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The Tea Party: thirty years of Moroccan-roll

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With their 1991 arrival album Splendor SolisCanadian trio The Tea Party set their table with a thrilling mix of heavy rock with Led Zeppelin accents, acoustic interludes, Middle Eastern vibes and Jim Morrison-esque vocals.

Having wandered off a bit in the late 90s experimenting with their sound and style, new album rising blood moon sees a return to the flavorful mix of their first two albums. We chatted with guitarist/vocalist Jeff Martin over a cup of tea.

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Thirty years have passed since your first album. What are the main differences in approach between yesterday and today?

I think over time we have refined ourselves. Edges of Twilight, our second record, was when we put out all the bells and whistles – that’s going to be our statement: a Moroccan music band. As we progressed, it became that you don’t have to make things so obvious; there may be nuances.

Would you agree that the new album mostly sounds like a throwback to The Tea Party from the first two albums?

I want. A few recordings after On the Edge of Twilight – Transmission, Triptych – with me as a producer, I kind of got away from me as a guitarist. I f [Burrows, drums/percussion] and Stuart [Chatwood, bass/keyboards] encouraged me to play electric guitar again and write riffs.

What song are you particularly happy with?

Black River is a. I believe the guitar riff is one of the best guitar riffs in rock ‘n’ roll. I’m really proud of the guitar work on that.

The cover of Led Zep On the tiles was always going to be a good fit, but those of Joy Division Isolation and Morrisey Every day is like Sunday might surprise many Tea Party fans.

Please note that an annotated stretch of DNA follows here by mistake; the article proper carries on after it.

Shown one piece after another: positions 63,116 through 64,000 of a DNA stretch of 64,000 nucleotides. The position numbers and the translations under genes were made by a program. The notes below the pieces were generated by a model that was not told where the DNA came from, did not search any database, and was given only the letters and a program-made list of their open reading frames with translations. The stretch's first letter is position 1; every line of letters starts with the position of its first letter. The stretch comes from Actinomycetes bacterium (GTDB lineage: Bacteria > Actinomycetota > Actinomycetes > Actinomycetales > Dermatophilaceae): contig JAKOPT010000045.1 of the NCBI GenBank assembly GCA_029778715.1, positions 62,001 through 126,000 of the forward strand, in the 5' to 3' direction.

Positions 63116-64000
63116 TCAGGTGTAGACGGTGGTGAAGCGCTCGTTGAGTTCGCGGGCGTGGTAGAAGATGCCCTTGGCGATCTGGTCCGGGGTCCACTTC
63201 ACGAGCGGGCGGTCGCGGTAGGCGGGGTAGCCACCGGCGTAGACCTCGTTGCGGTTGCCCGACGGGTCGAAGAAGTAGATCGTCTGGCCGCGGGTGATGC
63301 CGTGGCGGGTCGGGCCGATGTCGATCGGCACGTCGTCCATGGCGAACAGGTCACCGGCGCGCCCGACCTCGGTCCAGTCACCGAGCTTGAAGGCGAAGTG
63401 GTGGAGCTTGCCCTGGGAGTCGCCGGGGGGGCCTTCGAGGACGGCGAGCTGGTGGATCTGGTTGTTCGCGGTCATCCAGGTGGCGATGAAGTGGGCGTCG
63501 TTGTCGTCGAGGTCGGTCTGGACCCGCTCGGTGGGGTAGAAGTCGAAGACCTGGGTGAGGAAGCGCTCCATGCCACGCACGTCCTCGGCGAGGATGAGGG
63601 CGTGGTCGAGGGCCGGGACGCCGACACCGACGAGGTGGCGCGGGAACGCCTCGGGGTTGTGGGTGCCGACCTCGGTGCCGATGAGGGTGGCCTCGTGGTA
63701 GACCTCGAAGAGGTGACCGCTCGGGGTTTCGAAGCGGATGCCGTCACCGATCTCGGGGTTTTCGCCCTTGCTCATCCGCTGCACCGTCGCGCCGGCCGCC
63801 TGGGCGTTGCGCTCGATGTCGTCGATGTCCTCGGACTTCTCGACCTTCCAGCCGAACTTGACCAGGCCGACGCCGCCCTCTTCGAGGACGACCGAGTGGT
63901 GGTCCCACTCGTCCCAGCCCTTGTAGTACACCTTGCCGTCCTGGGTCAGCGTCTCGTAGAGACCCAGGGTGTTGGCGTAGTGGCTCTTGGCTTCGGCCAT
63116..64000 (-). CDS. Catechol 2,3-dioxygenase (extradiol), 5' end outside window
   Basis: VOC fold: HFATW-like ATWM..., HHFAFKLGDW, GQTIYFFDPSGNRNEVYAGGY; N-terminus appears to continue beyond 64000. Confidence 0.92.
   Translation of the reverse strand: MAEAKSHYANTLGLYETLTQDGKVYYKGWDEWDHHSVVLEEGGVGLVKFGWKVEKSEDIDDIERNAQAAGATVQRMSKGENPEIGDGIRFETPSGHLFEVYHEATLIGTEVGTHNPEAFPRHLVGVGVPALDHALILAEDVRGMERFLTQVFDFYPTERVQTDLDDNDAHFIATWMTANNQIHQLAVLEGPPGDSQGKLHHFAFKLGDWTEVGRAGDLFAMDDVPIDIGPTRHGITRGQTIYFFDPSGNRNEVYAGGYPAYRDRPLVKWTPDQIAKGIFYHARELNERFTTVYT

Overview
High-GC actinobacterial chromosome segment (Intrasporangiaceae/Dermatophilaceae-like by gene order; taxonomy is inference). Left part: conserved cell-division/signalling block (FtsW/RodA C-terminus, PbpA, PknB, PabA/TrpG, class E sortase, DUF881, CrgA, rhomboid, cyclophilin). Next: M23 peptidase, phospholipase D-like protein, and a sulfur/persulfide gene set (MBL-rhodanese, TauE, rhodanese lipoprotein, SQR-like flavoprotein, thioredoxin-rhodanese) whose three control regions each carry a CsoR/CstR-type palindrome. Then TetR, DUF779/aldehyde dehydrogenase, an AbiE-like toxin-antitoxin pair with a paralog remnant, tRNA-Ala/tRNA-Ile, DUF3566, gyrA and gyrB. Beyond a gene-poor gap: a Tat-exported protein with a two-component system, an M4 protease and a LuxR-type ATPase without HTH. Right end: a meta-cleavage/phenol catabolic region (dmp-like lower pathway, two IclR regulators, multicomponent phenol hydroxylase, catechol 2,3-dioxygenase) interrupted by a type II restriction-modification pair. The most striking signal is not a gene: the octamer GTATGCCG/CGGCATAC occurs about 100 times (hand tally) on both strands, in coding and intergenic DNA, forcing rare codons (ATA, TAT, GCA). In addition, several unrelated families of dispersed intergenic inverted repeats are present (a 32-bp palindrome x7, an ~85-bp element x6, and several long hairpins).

When I was a teenager, when it came to lyrics, for me it was [Joy Division’s] Ian Curtis. There is such a beautiful darkness in what he would do. The Morrissey thing, Burrows and I went through this whole new wave in high school, so it was just something from our distant past. And it worked.

What’s the key to mixing “exotic” musical elements with rock and making it work?

I studied the theory, and when I hear music from, say, the Middle East, I understand what I’m listening to. It’s a different language, and you have to understand the language to be able to do that.

You broke up in 2005. Did the music you got involved in after the split fuel the band with new ideas when you finally got together in 2011?

I think so. Until the split, everything was on my shoulders – producer, engineer, lead songwriter. When we took that time off, Stuart started composing for video games, things like that. Jeff had his own bands, and he was the leader. When we got back together, I had a better support team than I had.

You now have a large catalog of songs. What are the essentials when playing live?

songs like Sister Awake, The Bazaar, Temptation. If we didn’t do those three songs, there would be a riot. But it’s carte blanche for the rest. For Tea Party fans, we could do anything as long as it came with integrity.